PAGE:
Evaluation of hottest-spot temperature models using field measured transformer data

Oluwaseun Amoda, Daniel Tylavsky, Gary McCulla, Wesley Knuth

Research output: Contribution to journalArticle

1 Citation (Scopus)

Abstract

The acceptability of two hottest-spot temperature models is assessed in this paper. The first model, contained in the IEEE loading guide, is shown not to accurately account for the effects of the top-oil temperature (TOT) variation on the hottest-spot temperature. A new model which accounts for TOT variation is derived. The original and modified models are linearized and fitted to field data using linear regression to obtain optimal parameter estimates. Comparison of the parameter estimates and prediction simulations show that even though the original model is not structurally accurate, it, as well as the modified model, are acceptable for prediction purposes. The method of nonlinear regression is also used in an attempt to find better parameter estimates for the nonlinear modified model. It is shown that parameter estimates for the nonlinear model are inferior to those obtained for the linear models.

Original languageEnglish (US)
Article number2
JournalInternational Journal of Emerging Electric Power Systems
Volume12
Issue number5
DOIs
StatePublished - 2011

Fingerprint

Temperature
Linear regression
Oils

Keywords

  • hottest spot temperature
  • temperature-models
  • top oil
  • transformers

ASJC Scopus subject areas

  • Energy Engineering and Power Technology

Cite this

Evaluation of hottest-spot temperature models using field measured transformer data. / Amoda, Oluwaseun; Tylavsky, Daniel; McCulla, Gary; Knuth, Wesley.

In: International Journal of Emerging Electric Power Systems, Vol. 12, No. 5, 2, 2011.

Research output: Contribution to journalArticle

@article{71e2c29dbddc4e9599376e292441ddfa,
title = "Evaluation of hottest-spot temperature models using field measured transformer data",
abstract = "The acceptability of two hottest-spot temperature models is assessed in this paper. The first model, contained in the IEEE loading guide, is shown not to accurately account for the effects of the top-oil temperature (TOT) variation on the hottest-spot temperature. A new model which accounts for TOT variation is derived. The original and modified models are linearized and fitted to field data using linear regression to obtain optimal parameter estimates. Comparison of the parameter estimates and prediction simulations show that even though the original model is not structurally accurate, it, as well as the modified model, are acceptable for prediction purposes. The method of nonlinear regression is also used in an attempt to find better parameter estimates for the nonlinear modified model. It is shown that parameter estimates for the nonlinear model are inferior to those obtained for the linear models.",
keywords = "hottest spot temperature, temperature-models, top oil, transformers",
author = "Oluwaseun Amoda and Daniel Tylavsky and Gary McCulla and Wesley Knuth",
year = "2011",
doi = "10.2202/1553-779X.2734",
language = "English (US)",
volume = "12",
journal = "International Journal of Emerging Electric Power Systems",
issn = "1553-779X",
publisher = "Berkeley Electronic Press",
number = "5",

}

TY - JOUR

T1 - Evaluation of hottest-spot temperature models using field measured transformer data

AU - Amoda, Oluwaseun

AU - Tylavsky, Daniel

AU - McCulla, Gary

AU - Knuth, Wesley

PY - 2011

Y1 - 2011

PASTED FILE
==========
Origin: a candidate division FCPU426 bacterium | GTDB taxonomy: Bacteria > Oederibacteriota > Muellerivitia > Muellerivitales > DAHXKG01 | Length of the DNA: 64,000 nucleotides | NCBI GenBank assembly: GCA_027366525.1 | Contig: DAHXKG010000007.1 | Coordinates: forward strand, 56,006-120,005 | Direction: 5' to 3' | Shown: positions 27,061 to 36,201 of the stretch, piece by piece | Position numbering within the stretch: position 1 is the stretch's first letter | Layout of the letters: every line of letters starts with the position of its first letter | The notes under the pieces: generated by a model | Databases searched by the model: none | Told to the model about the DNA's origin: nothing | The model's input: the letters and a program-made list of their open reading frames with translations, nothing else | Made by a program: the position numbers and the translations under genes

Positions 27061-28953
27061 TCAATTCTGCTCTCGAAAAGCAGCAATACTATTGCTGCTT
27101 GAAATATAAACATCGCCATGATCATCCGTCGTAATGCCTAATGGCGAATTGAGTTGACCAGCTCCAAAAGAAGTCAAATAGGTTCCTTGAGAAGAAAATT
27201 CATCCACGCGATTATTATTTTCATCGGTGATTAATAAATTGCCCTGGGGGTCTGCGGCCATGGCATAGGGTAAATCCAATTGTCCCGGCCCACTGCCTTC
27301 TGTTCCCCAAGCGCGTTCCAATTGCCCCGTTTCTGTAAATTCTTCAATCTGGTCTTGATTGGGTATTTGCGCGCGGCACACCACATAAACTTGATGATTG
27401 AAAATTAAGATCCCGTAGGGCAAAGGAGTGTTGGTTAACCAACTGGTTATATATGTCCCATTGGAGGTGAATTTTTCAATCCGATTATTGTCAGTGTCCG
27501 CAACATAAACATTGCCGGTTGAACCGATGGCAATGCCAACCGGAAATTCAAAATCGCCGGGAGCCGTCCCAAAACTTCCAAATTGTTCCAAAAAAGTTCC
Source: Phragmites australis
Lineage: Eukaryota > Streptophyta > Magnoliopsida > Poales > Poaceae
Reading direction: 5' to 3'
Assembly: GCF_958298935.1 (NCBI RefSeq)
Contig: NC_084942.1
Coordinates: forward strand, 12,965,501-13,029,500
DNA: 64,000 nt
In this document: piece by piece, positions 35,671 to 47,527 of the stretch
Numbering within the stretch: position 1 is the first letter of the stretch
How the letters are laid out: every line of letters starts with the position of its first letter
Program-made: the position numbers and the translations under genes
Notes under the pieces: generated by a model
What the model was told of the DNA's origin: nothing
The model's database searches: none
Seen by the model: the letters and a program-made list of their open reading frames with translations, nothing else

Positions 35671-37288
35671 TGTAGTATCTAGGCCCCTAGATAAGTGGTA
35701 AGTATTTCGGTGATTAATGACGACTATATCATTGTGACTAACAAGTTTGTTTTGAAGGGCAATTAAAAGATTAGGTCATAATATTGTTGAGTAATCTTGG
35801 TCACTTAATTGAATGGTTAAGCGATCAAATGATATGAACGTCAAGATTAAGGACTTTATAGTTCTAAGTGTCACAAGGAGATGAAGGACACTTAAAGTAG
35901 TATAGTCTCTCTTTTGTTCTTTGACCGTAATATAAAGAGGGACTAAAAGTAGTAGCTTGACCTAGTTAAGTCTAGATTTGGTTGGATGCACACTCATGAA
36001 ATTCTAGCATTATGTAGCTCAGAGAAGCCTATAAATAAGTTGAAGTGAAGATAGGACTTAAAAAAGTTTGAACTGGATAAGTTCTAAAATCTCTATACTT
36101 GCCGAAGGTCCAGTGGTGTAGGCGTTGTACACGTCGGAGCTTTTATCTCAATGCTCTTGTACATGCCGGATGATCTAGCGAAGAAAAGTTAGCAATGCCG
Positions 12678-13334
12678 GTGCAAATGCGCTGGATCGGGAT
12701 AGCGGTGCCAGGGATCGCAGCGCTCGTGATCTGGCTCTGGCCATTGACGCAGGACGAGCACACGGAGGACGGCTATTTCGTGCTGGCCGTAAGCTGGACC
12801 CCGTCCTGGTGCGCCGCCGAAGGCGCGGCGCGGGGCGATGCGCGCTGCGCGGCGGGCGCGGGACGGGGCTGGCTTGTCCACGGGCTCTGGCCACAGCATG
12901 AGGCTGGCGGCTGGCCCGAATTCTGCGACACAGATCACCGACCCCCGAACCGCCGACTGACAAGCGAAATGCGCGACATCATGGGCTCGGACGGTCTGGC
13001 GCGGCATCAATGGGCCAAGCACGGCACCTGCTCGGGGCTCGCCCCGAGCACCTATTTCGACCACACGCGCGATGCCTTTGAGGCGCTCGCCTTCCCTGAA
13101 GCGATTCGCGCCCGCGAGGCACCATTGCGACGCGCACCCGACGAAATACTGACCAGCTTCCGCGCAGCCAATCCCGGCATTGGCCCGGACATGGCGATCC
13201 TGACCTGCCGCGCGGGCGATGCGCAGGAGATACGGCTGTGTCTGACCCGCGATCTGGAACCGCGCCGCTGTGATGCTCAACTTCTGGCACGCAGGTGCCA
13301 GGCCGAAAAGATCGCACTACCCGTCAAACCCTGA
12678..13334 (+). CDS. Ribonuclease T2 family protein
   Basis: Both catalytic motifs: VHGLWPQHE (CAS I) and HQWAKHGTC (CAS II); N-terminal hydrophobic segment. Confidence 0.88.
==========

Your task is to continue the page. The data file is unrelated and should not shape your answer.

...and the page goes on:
N2 - The acceptability of two hottest-spot temperature models is assessed in this paper. The first model, contained in the IEEE loading guide, is shown not to accurately account for the effects of the top-oil temperature (TOT) variation on the hottest-spot temperature. A new model which accounts for TOT variation is derived. The original and modified models are linearized and fitted to field data using linear regression to obtain optimal parameter estimates. Comparison of the parameter estimates and prediction simulations show that even though the original model is not structurally accurate, it, as well as the modified model, are acceptable for prediction purposes. The method of nonlinear regression is also used in an attempt to find better parameter estimates for the nonlinear modified model. It is shown that parameter estimates for the nonlinear model are inferior to those obtained for the linear models.

AB - The acceptability of two hottest-spot temperature models is assessed in this paper. The first model, contained in the IEEE loading guide, is shown not to accurately account for the effects of the top-oil temperature (TOT) variation on the hottest-spot temperature. A new model which accounts for TOT variation is derived. The original and modified models are linearized and fitted to field data using linear regression to obtain optimal parameter estimates. Comparison of the parameter estimates and prediction simulations show that even though the original model is not structurally accurate, it, as well as the modified model, are acceptable for prediction purposes. The method of nonlinear regression is also used in an attempt to find better parameter estimates for the nonlinear modified model. It is shown that parameter estimates for the nonlinear model are inferior to those obtained for the linear models.

KW - hottest spot temperature

KW - temperature-models

KW - top oil

KW - transformers

UR - http://www.scopus.com/inward/record.url?scp=80052569986&partnerID=8YFLogxK

UR - http://www.scopus.com/inward/citedby.url?scp=80052569986&partnerID=8YFLogxK

U2 - 10.2202/1553-779X.2734

DO - 10.2202/1553-779X.2734

M3 - Article

AN - SCOPUS:80052569986

VL - 12

JO - International Journal of Emerging Electric Power Systems

JF - International Journal of Emerging Electric Power Systems

SN - 1553-779X

IS - 5

M1 - 2

ER -